U0: peak glottal flow, U0 = max(Ug)

2. moments

to: moment of opening

tp: moment of peak in Ug, tp = argmax(Ug)

te: moment of excitation, te = argmin(dUg)

tc: moment of closing

3. durations of time-intervals

T0: duration of a pitch period, T0 = 1/F0,

Ta: duration of the interval between te and the projection of the tangent of dUg in te.

2.2. Direct estimation method

In some estimation methods, voice source parameters are calculated directly from dUg or Ug by means of simple arithmetic operators like min, max, argmin, and argmax. Some examples of estimations used quite often are: U0 = max(Ug), tp = argmax(Ug), Ee = -min(dUg), and te = argmin(dUg) (see e.g. Sundberg and Gauffin, 1979; Ananthapadmanabha, 1984; Gauffin and Sundberg, 1980; Gauffin and Sundberg, 1989; Alku, 1992; Alku and Vilkman, 1995; Koreman, 1996). Except for the value and the place of a maximum or minimum, the place of a zerocrossing is also used to estimate parameters. For instance, in that way to and tc can be estimated (see Figure 1). Because in these methods the voice source parameters are estimated directly from the voice source signals, these methods will be called direct estimation methods (DE-methods).

With DE-methods, estimates of most voice source parameters can be obtained in a relatively simple way. However, DE-methods also have some disadvantages. An important disadvantage is that estimates are limited to the place or amplitude of samples in the discrete signals. Consequently, the estimated voice source parameters always have integer values. In practice, events generally will not coincide precisely with a sample point, and amplitudes will not always be exactly an integer multiple of the step size d; i.e. the parameters will not have an integer value. The error in the estimated voice source parameters due to this property of the DE-methods will contribute to the total error.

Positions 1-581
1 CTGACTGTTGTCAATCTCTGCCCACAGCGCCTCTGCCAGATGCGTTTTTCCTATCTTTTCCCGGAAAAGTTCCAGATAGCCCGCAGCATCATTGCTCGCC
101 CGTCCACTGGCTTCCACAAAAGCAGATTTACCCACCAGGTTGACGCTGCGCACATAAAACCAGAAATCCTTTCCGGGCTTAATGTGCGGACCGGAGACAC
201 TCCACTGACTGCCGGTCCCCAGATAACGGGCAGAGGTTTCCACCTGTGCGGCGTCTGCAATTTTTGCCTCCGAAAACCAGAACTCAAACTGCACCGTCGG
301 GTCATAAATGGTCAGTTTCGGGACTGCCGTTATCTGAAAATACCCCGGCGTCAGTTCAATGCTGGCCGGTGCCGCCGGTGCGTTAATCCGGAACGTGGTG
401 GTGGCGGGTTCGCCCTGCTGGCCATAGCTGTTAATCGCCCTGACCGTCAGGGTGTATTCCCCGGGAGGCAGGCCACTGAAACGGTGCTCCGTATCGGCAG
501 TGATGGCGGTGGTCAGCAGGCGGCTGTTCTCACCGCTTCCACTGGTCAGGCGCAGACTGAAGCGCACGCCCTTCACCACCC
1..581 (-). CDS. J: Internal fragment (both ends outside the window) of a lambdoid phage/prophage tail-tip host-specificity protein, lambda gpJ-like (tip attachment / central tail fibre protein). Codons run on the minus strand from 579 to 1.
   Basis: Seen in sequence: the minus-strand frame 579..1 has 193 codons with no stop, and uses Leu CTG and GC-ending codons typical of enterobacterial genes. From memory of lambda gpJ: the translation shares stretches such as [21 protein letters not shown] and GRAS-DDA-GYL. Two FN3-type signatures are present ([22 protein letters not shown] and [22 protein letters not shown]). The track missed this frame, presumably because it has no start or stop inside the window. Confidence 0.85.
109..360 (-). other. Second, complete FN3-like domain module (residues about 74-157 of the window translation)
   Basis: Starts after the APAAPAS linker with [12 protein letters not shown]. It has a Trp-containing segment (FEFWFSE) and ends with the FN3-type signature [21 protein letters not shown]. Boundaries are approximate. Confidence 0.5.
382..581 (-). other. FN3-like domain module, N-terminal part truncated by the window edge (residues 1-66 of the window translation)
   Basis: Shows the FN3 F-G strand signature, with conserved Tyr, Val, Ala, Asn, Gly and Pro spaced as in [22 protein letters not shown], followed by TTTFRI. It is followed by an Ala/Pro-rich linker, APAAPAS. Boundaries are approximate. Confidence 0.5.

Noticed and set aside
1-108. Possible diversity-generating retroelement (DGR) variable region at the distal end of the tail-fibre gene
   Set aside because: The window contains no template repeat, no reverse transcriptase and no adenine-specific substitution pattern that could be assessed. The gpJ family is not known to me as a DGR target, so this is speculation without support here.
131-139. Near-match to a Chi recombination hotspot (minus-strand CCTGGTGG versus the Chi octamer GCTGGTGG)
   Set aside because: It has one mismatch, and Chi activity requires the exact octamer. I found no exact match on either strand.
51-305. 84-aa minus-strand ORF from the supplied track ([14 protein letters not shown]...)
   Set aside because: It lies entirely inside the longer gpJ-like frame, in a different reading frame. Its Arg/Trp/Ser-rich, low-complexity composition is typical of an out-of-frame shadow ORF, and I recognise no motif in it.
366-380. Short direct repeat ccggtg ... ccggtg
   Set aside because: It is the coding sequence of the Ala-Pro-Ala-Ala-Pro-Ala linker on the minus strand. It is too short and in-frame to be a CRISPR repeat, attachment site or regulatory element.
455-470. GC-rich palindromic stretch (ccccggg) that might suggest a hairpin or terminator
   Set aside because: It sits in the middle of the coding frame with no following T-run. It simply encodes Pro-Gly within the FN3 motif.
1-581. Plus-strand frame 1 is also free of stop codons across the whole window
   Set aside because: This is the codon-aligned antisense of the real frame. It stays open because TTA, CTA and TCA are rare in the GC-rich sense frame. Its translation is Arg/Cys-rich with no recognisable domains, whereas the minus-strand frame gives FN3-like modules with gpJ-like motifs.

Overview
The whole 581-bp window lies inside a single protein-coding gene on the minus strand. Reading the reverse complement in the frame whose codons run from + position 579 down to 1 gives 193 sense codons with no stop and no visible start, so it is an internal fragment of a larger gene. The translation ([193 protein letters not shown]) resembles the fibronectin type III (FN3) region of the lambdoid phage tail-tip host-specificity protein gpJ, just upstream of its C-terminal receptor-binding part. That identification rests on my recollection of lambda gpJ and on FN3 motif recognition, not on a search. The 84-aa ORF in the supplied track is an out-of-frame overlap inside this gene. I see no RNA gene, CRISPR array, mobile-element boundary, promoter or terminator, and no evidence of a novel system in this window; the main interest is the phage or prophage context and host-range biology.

Another drawback of the DE-methods is that a disturbance that is present in the estimated flow pulses can lead to large errors in the estimated parameters. For instance, noise or formant ripple can influence the position and the amplitude of certain events to a large extent. For a more thorough description of some drawbacks of DE-methods the reader is referred to Strik (1996) and Strik (to appear).

One of the aims of the research reported in this article is to test the performance of a DE-method, and to compare it with the performance of the estimation method proposed below. To that end I chose the DE-method described in Alku and Vilkman (1995), because they provide a fairly detailed description of their method (especially on page 765 of their article). After implementing this DE-method, numerous experiments were first carried out to improve the implementation. The goal was to make the estimation more robust, and thus to make the resulting average errors in the estimations smaller. In the following stage, the DE-method was used for the tests described below.

In their method Alku and Vilkman (1995) make estimations of several voice source parameters, of which Ee, to, tp, and te are used here. They do not make estimations of Ta. Most probably, because it is very difficult to estimate Ta with a DE-method. Since an LF-model is not complete without Ta, another method had to be used to estimate Ta. Estimates of Ta were obtained by fitting the second phase of the LF-model to the return phase of the glottal pulse. Therefore, strictly speaking, only Ee, to, tp, and te can be said to be the result of the DE-method. A complete description of the routine used for the DE-method can be found in Strik (1996).

2.3 Fit estimation methods

Voice source parameters can also be obtained by fitting a voice source model to the data. In the current research the LF-model (Fant et al., 1985) is used as voice source model. Because in estimation methods of this kind a model fitting procedure is used, they will be referred to as 'fit estimation' methods (FE-methods).

It should be noted that the LF-model is a mathematically complex model, which is a disadvantage for a model used in a fit procedure. Nevertheless, I have chosen to use the LF-model, because this disadvantage is not crucial (its main effect is that it increases the CPU-time), and because the LF-model also has a number of advantages: